kind, feeling gentloman. These people
HARRY PKAIWOX, BEWABK!"
don't know that I move you and con
trol your actions, and more it is hardly
likely that they will, know it since
there is no one to tell them but you,
and they'd never take your word for
anything, not if you were to swear to
it So yon see I have got tho advantage
of you, Scraggs, and if you want to do
any warning just go ahead. But you
are making a great fnss about nothin;
anyhow. Wait until I make an attempt
against the girl, won t you?"
. "If you have no dasigns on the girl,
Pearson," asked Scraggs, "will you
please say what your purpose is?"
"Why, what should it be, except to
make all the money we can out of
Green, just as we intend to make it out
of every other settler."
"Then how Is it you do not find it nec
essary to deport yourself toward other
settlers as you do toward tho Greens?
Why is it yon find it necessary to go
there so often?"
"I supposed this was a free country,
Scraggs, and that a man did not have to
explain to other peoplo the reason
why ho chooses to go here or there.
But since you force tho question on me
I don't mind answering it I goto John
.Green's occasionally becauso I like
Louise. To be honest frank and confi
dential with you, Scraggs, I'll go fur
ther and say I love her. I'm speaking
the truth when I say that so help mo
God. I do love Louise Green with all
my heart and soul, and never have and
never shall love anyone else. And now
having gone this far, 111 go further. I
love her, and I'vo 6worn that she shall
be mine. She loves that Paul Mark
, ham, but he shall never have her. I
cannot win her love, but I can get her
In my power, and force her to come to
my arms and submit to my caresses,
and by Heaven I will."
"narry Pearson, beware! This is
going too far, and they shall be warned."
"Go and worn them. They'll not be
lieve a word you say. Pm not afraid of
yon, for you are powerless."
"Alas! that Is too true. I am the
demon and yon are the saint and your
lies will be taken as gospel troth.
while tho truth I speak will be be
lieved, by none. So much for being
yrmr tooL Hot iwvertbrless. It Is my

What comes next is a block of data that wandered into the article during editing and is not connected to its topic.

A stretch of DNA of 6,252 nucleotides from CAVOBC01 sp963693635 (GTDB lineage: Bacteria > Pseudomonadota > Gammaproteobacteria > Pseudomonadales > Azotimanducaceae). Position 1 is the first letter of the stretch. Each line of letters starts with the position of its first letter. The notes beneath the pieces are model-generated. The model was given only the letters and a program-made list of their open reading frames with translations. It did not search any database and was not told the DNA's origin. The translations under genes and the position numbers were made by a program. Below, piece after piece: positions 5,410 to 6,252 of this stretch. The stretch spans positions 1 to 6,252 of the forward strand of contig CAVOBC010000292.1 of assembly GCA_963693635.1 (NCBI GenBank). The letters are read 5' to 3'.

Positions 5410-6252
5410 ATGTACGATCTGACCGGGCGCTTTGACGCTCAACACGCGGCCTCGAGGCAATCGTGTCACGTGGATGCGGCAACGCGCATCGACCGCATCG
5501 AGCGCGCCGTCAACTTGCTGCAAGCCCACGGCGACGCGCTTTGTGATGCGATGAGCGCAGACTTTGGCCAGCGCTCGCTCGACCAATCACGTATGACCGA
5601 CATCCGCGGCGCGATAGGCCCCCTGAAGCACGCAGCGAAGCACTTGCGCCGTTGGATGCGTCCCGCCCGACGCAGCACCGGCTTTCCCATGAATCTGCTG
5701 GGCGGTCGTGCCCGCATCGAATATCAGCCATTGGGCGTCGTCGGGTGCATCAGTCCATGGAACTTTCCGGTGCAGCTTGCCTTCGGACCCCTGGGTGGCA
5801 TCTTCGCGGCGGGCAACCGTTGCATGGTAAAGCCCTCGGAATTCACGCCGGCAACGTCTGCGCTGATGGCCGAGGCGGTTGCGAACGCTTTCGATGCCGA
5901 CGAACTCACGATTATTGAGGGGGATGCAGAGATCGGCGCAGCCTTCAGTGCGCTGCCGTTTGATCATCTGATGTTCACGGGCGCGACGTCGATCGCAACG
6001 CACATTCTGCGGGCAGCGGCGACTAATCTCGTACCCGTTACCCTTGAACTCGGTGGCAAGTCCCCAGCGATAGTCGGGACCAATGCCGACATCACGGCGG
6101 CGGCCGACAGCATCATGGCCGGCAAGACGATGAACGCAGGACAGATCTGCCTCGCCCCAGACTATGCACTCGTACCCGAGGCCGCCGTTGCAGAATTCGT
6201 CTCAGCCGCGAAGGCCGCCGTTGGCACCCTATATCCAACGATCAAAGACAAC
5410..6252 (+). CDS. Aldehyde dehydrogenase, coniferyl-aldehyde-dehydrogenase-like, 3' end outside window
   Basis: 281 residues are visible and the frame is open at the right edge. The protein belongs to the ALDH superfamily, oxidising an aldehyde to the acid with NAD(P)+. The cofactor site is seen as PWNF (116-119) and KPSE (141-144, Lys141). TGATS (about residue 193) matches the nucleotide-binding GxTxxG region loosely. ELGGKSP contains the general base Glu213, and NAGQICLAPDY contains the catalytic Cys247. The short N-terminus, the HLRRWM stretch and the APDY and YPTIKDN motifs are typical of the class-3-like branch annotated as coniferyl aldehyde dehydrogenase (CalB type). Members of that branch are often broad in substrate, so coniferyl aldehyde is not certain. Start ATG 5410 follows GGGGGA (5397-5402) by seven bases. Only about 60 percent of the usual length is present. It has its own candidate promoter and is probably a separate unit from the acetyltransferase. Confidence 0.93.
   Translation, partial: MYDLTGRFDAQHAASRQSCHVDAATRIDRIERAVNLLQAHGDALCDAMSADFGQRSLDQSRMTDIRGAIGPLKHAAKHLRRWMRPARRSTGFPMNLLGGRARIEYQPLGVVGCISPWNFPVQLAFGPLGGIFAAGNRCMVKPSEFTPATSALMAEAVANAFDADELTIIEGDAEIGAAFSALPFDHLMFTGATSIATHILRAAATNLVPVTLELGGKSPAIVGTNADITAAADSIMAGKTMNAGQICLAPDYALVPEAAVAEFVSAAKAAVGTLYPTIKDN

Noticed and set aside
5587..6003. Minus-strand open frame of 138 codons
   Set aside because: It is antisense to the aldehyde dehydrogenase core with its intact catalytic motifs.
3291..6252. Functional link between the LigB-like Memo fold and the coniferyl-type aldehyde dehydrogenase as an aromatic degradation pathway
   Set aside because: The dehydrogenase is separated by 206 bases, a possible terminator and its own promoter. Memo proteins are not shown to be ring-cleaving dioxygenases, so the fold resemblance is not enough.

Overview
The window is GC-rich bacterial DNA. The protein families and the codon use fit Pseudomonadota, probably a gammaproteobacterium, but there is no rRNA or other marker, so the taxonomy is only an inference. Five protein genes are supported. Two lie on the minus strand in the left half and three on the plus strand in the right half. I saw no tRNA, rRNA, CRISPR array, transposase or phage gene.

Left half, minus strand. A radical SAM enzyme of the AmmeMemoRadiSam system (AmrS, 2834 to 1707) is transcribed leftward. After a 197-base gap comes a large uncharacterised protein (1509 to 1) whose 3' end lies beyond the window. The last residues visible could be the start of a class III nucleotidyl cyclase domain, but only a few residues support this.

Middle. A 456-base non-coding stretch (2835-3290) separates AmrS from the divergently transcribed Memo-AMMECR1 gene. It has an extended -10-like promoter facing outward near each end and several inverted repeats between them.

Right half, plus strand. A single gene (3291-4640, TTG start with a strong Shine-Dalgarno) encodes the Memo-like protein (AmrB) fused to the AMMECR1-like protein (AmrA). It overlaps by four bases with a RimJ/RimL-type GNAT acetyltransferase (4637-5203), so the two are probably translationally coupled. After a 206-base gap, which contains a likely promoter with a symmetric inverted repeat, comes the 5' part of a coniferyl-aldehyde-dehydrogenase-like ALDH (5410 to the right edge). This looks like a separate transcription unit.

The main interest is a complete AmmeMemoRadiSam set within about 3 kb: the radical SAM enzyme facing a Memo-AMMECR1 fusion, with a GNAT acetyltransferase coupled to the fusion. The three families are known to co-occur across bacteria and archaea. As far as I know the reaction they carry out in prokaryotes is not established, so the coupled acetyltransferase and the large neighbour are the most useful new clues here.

duty to warn them against yon, and
I'll do it I'll give them fair warning,
and if they don't want to hrd it they
can only suffer tbo consequences. If
yon wanted to marry the girl now"
"Bah! I don't want to marry her, and
I don't propose to do anything of the
sort Yon know that that matto Is
settled for me. The folks at home have
kindly selected a woman for tac, end
all I have to do is to go back and marry
her, which I am going to do in a few
weeks. I don't love her and never did,
but she is rich, and money is what we
Scraggs made no reply to this, and
Pearson went on:
"I shall go back there and marry that
woman but I will not bo compelled to
stay there with her. I will soon find an
excuse for coming west and once here
I will work to my ends and find my
happiness in the society of ray little
wild flower of tho plains."
cures wants Moan raorrr.
Along in October Harry Pearson
went east for the purpose of getting
married. lie had not gone to 'Green's
more than once or twice after the con
versation between him and Scraggs, bnt
he consoled himself in leaving with the
thought that it would not be long be
ton he was back again; and ho hoped
by that time to bo able to sway Louisa
to his wishes.
Scraggs said nothing to tho Greens of
the young man's iutentlons, for in the
first place he realized that they would
be slow to believe him, and in the sec
ond place ho found it a little diffi
cult to approach them on such a sub
ject Thon again he told himself that
it would bo premature, anyhow, to
speak then, as it was probable that
once married Harry would give up his
designs on Louise, and even if he didn't
it would be timo enough to speak when
Pearson came back. So the matter
Tho boom at Paradise Park assumed
greater proportions every hour. The
sale of lots grew greater day by day,
and at last the rush of customers was
so overwhelming that Scraggs found it
necessary to take In two extra assist
ants. Several now buildings were pnt
In conrso of erection, and three news
papers, two of them with daily issues,
wore established in tho town.
Many of the lots were sold two or
three times within as many days, and
always at a largo advance. Specular
tion ran wild and option doaling be
came the rago of the hour. John Green
made no effort to sell his lots, for they